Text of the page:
The bas-relief depicts Krishna killing Vyomasura, a demon who could fly like a bat. According to a legend, Vyomasura disguises as a cowherd with an intention to kidnap Krishna’s cowherd friends. When Krishna notices an unusual face among his friends, he confronts Vyomasura, who then shows his true self. As can be seen from the image, Krishna lifts Vyomasura up by grabbing his legs, smashes him to the ground and kills him.
.As you can see from the image, there are two story panels (likely restored incorrectly because there is no continued carving between the two). The left panel depicts Balarama, Krishna’s stepbrother, carrying his signature weapon, a plow, and the right panel Krishna killing an unidentified rakshasa (demon).
The Prambanan temples have other bas-reliefs that are not directly related to either Ramayana or Krishnayana. Some of them depict devatas and apsaras. There are also reliefs of Lokapala, which could be Indra or the likeness of King Lokapala.
Lokapala in Sanskrit literally means guardian of the world. Loka means world and pala means guardian. In Hinduism, there is also a notion of guardian of a cardinal direction. A Lokapala may also be a guardian of a direction.
The Shiva Temple has numerous bas-relief frames with Lokapala sculptures. The other temples also have similar bas-reliefs but not as beautiful and expressive.
The Lokapala statues are in the sitting position but with different hand gestures (i.e., mudras) and facial expressions representing moods. The thrones on which Lokapala sits are similar.
The Lokapala statues have similar types of jewelry carved almost in the same position on the body. These include the necklace, thread around the belly, and thread on the left shoulder going over the navel (similar to the yajnopavita, a sacred thread worn by Hindus). Some experts believe that the Lokapala statues portray King Balitung Maha Sambu himself.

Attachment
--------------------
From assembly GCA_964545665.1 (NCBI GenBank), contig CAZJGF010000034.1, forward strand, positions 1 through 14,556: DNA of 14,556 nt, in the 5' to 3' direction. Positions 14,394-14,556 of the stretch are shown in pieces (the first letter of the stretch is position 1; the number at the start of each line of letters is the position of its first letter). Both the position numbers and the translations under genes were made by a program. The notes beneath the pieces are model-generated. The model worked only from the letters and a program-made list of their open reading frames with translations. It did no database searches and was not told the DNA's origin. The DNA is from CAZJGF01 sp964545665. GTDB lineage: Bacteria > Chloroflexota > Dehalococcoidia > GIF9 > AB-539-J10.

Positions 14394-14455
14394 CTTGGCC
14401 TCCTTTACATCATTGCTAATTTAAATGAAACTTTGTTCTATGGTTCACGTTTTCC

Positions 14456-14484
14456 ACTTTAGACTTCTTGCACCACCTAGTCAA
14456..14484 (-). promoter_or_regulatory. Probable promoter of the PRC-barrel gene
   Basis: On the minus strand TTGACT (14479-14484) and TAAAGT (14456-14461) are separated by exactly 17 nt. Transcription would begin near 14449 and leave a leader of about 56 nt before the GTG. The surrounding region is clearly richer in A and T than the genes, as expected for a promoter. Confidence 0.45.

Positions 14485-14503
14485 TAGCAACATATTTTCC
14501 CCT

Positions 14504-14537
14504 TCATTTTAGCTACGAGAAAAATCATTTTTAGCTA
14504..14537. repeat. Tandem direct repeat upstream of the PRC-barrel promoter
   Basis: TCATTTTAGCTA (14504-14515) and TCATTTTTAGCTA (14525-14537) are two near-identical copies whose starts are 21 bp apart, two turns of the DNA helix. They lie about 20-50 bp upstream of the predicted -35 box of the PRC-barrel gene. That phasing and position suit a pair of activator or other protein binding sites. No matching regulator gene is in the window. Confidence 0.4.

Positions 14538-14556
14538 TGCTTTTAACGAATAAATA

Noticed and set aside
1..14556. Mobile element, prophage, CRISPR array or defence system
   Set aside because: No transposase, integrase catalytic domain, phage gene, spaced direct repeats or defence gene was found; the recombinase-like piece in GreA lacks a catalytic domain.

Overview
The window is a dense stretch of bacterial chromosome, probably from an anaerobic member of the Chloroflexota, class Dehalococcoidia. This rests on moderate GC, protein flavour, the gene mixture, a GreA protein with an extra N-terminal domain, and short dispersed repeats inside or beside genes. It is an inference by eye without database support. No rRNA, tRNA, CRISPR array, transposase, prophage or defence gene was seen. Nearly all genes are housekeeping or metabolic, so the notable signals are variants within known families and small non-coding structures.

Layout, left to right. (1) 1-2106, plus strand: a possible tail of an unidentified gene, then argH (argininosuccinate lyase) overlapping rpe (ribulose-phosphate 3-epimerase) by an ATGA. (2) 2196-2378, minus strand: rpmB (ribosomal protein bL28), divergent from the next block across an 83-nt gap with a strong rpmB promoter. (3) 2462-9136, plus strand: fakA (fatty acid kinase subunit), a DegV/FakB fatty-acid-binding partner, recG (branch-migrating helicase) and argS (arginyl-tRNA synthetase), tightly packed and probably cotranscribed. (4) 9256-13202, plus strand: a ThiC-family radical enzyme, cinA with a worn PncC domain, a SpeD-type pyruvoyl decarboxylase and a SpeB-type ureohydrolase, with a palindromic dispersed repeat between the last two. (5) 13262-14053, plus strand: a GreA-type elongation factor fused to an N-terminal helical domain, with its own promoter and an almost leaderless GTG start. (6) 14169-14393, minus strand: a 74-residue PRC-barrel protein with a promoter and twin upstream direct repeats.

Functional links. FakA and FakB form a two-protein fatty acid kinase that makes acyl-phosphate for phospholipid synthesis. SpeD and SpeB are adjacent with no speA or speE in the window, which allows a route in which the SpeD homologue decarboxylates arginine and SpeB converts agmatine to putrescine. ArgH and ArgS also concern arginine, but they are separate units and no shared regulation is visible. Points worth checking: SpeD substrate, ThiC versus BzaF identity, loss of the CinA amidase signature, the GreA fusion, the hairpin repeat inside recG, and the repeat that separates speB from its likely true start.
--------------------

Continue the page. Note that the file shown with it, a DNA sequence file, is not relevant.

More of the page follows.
Lokapala reliefs in the Shiva Temple
The images below show the Lokapala statues placed in different directions.
Lokapala reliefs in the Vishnu Temple
The images below show Lokapala flanked by the apsaras.
The bas-relief depicting different rishis are carved on the outer walls of the temples. The sculptural relief shown below is carved on three frames in the Shiva Temple depicts the seven great sages of ancient India known as saptarishis. Here are the names of these rishis from the Brihadaranyaka Upanishad:
1. Vishwamitra 2. Vasistha 3. Jamadagni 4. Kashyapa 5. Atri 6. Bharadwaja. 7. Gautama Maharishi. The other Puranic texts have a different set of names.
Astronomically, Saptarishis represent seven stars of the constellation of Ursa Major, commonly known as the Big Dipper. The legend of seven great sages exists in many ancient cultures, including the Greek, Chinese, and Egyptian cultures.
The sage at the center is most-likely Vishwamitra. As you can see from the image, Vishwamitra and some of the sage are holding japamalas with their right hands. A trishula (trident) is behind Vishwamitra with a kamandala (water jug) hung on its prong. It appears they are engaged in a debate.
Here are the reliefs of other rishis:
Lion flanked by Kinnaras
Most visitors to Prambanan notice the beautiful and a detailed carving as shown on the image below. There are similar carvings on the outer walls of many temples.
At the center of this carving is the statue of a lion in the niche, and on either side of the lion is a kinnara couple (male and female) standing under the Kalpavriksha (a.k.a Kalphataru), the divine tree that fulfills wishes. Kinnara female is known as kinnaree. The significance and meaning of this unusual but beautiful and detailed carving are not well understood.
In Southeast Asian Hindu mythology, a kinnara is half-human and half-bird, whereas, in Indian Hindu mythology, a kinnara is a half-human and half-horse. Kinnaras are celestial musicians and live as a couple.
According to Mahabharata, a kinnara couple is a husband and wife forever, and their love is everlasting. No third person or creature can ever share their love. Because of this reason, they can never become parents, therefore, cannot have offspring.
According to Hindu mythology, Kalpavrisksha is a divine tree that fulfills the desires of people. It is a by-product of the Samudra Manthana (Churning of the Ocean of Milk). See the Samudra Manthana bas-relief in the Angkor Wat Temple. Indra, who was in the middle of the Samudra Manthana, took this tree and planted in his garden.
Other lion carvings
In some of the lion carvings, the kinnaras are replaced by animals such as rabbits. See the images below.